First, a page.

The last couple of days in Newport we had to move to a motel so the family renting our house could move into it.  Our motel stay was the first time we had all been together in a motel and it was the first of many such nights.  We left Newport the next day.  We stopped at AAA in downtown Portland before heading out of Oregon. Dad picked up our Trip-Tik, a series of maps with descriptions of what we would see along the road mile-by-mile for three thousand miles.  It also listed hotels and restaurants.

Each of us silent and engrossed in our own worlds, we headed east.  Somewhere during that first day on the road, we picked a name for our van, “La Cucaracha.” She became our home away from home, a moving point of reference that made up with familiarity what it lacked in hominess. Each time we stopped for food or the bathrooms, we counted off as we got back in the bus.  Tom called out “one,” me “two,” Hank “three,” Carl “four,” Jan “five,” Conrad “six,” and Frank “seven”.  Dad instigated the “count off” after we once left Carl in a service station bathroom!  Carl, the middle child, always so quiet he got lost in the noise from the rest of us.  The younger ones were on Mom’s radar, but we older ones did whatever possible to stay off our parent’s radar.  Carl went his own way, living in his fertile imagination, always inventing or conjuring something new and clever.

We traveled east through Pendleton, Oregon, then started south towards Salt Lake City.  Dad still had relatives there, so we met them for lunch on our way through the city. We must have been a sight, filing into restaurants and motels–a family of seven children behind their parents.

We crossed the Rocky Mountains up into the May snow.  It had only snowed once in Newport when we were little kids. The Oregon coast was too warm for snow.  Dad stopped the bus to let us out and play for a while.  Wet and shivering, back into the bus, “one, two, three, four, five, six, seven,” we hollered out.  That evening we pulled into Cheyenne, Wyoming.  Mom acted as the navigator and with the help of our TripTik she picked out several motels.  She read aloud the motel specifications, and when she said “swimming pool,” pandemonium broke out from the back of the van.  En masse we were a persuasive bunch and a swimming pool is what we got.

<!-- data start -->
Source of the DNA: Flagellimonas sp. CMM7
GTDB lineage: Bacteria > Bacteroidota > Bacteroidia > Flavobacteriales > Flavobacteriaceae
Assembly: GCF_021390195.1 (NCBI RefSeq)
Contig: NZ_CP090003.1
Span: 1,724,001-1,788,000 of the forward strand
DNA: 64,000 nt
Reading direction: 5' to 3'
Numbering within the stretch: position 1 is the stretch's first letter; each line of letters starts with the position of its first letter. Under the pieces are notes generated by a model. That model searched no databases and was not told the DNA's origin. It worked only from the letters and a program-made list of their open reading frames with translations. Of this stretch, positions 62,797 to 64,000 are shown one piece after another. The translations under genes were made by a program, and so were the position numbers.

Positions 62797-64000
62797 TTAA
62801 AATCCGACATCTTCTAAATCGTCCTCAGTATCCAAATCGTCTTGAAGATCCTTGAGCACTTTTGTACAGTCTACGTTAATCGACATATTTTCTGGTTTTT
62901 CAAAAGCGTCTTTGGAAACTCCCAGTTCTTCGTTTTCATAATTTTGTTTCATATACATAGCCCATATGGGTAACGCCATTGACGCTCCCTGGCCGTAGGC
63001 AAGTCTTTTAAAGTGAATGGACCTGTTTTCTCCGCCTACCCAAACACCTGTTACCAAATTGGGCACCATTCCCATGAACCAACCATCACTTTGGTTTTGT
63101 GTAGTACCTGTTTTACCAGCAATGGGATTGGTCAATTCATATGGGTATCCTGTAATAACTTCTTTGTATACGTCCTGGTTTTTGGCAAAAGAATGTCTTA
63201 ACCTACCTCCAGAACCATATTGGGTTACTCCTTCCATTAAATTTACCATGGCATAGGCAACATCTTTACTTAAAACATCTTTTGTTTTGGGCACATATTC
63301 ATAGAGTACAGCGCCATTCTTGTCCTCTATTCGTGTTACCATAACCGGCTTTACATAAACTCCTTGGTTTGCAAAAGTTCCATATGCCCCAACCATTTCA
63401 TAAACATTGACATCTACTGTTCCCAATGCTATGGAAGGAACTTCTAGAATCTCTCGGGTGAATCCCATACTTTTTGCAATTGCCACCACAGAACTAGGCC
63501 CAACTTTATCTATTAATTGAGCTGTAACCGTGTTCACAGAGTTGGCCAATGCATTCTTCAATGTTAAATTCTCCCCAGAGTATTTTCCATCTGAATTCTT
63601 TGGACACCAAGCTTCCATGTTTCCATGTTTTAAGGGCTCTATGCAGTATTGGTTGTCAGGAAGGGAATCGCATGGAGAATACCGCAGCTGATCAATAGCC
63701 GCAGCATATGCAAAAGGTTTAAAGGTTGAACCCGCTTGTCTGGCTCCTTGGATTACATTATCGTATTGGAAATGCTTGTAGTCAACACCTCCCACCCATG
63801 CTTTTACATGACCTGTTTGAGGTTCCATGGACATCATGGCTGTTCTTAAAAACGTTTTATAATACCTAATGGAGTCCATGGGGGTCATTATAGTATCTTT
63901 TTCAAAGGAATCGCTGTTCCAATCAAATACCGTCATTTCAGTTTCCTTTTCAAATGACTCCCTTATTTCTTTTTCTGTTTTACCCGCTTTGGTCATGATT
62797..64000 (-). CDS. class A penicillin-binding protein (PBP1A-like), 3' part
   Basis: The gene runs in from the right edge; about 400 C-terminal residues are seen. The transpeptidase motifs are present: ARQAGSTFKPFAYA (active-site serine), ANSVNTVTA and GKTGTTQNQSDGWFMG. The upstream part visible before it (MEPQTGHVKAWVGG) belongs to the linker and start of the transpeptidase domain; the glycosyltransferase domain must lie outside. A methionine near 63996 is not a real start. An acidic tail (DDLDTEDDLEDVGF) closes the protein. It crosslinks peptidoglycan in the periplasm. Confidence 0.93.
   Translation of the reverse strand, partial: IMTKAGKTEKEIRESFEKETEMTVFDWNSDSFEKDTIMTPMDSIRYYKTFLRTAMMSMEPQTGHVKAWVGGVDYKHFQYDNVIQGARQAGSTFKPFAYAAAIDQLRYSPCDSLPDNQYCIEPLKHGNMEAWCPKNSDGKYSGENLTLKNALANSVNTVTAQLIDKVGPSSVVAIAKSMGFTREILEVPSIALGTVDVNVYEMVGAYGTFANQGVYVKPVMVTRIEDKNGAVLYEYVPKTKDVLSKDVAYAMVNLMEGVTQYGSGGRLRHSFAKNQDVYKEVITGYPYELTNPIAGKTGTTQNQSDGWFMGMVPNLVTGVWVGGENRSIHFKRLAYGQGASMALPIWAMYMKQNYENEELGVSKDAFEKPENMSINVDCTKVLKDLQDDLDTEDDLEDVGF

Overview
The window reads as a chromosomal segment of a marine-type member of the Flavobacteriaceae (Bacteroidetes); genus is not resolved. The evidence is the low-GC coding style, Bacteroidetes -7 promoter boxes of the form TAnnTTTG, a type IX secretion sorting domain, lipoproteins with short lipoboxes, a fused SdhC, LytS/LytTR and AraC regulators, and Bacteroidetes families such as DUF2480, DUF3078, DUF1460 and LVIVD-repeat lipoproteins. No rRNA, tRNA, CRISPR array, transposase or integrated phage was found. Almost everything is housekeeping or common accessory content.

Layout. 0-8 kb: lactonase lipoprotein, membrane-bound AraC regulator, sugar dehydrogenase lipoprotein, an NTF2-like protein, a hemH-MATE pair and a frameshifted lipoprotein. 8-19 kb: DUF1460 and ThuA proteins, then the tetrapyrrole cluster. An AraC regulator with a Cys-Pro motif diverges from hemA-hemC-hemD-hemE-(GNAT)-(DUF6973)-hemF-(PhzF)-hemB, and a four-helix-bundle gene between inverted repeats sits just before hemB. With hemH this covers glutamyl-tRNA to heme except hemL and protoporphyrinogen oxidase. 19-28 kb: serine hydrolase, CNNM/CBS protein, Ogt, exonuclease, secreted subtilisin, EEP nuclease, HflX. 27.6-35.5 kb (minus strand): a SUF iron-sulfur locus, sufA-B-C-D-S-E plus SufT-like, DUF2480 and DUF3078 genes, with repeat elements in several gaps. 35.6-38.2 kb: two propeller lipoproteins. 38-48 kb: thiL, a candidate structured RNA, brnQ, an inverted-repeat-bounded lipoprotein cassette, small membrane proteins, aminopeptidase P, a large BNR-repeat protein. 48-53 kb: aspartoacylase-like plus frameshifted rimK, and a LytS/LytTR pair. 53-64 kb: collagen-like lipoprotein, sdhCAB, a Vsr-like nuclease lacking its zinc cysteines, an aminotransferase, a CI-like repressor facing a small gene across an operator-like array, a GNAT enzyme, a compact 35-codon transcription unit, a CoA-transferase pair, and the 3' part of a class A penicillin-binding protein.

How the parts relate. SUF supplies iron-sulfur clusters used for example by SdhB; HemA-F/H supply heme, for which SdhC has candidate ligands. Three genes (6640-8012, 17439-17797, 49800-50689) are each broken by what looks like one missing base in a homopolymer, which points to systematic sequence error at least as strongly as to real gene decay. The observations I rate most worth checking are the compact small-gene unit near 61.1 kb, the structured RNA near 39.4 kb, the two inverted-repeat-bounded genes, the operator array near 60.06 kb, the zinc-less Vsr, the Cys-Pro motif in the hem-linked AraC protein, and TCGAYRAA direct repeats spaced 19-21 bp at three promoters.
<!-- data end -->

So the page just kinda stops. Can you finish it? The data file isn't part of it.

The experience of getting into a hot steaming pool with snow still on the ground at that altitude was dreamlike.  I felt lucky and wealthy at the same time.  Our next motel experience proved to be an adventure of a different kind.  Uneven floors, thin blankets, no privacy from each other with only curtains to separate us. Dad and Mom might have been happy to have saved money on that room, but the look on Mom’s face told a different story. She was mad because she’d wanted to stop much earlier, but Dad pushed on into the dark. The nice motels were behind us.

Sometimes we older ones got to have a turn with the Trip-Tik and Mom sat in one of the back seats for a while.  Dad explained, “The top of the map is always north, so hold the map with the top up and you know the bottom is south.  East will be on your right and West on your left.”  From then on I figured out where we were going with the Trip-Tik and watched our progress across the states, using a map of the whole U.S.  Until then I’d never held a map. The only maps I knew were the world map hanging in front of our classrooms and a globe we had at home.

Somewhere out there on the plains, when we became bored and tired of traveling and seeing the same scenery mile after mile, we got out the playing cards.  Dad hated card games of any kind; he thought cards a waste of time, so we tried to hide what we were playing.  Back home, he always said we should do something useful or learning something instead of playing cards. The hiding worked well until a disagreement broke out and the conflict got out of hand.  We couldn’t keep a lid on it and Dad discovered the cards in the rear-view mirror. He pulled the van off the freeway and stopped.  Wide-eyed, we waited.  He jumped out and came around to the side door.  His face told us trouble brewed.  He grabbed both door handles, swung the doors open and shouted, “We didn’t bring you kids on this trip to hear you fighting the whole way to New York. Get rid of those cards and watch the scenery.”  As he stood there shouting at us, the playing cards flew passed him with the suction the doors caused opening.   I looked over my shoulder as we sped away, and watched the cards fluttering across the highway, flickering red, black, and white flashes of games gone by.

© 2018 Suzy Beal

Suzy Beal, an occasional contributor to True Stories Well Told, has been writing her life story and personal essays for years. In 2016 Suzy began studying with Sheila Bender at writingitreal.com.  Watch for new chapters of her travel memoir to be posted! Please leave comments for Suzy on this post.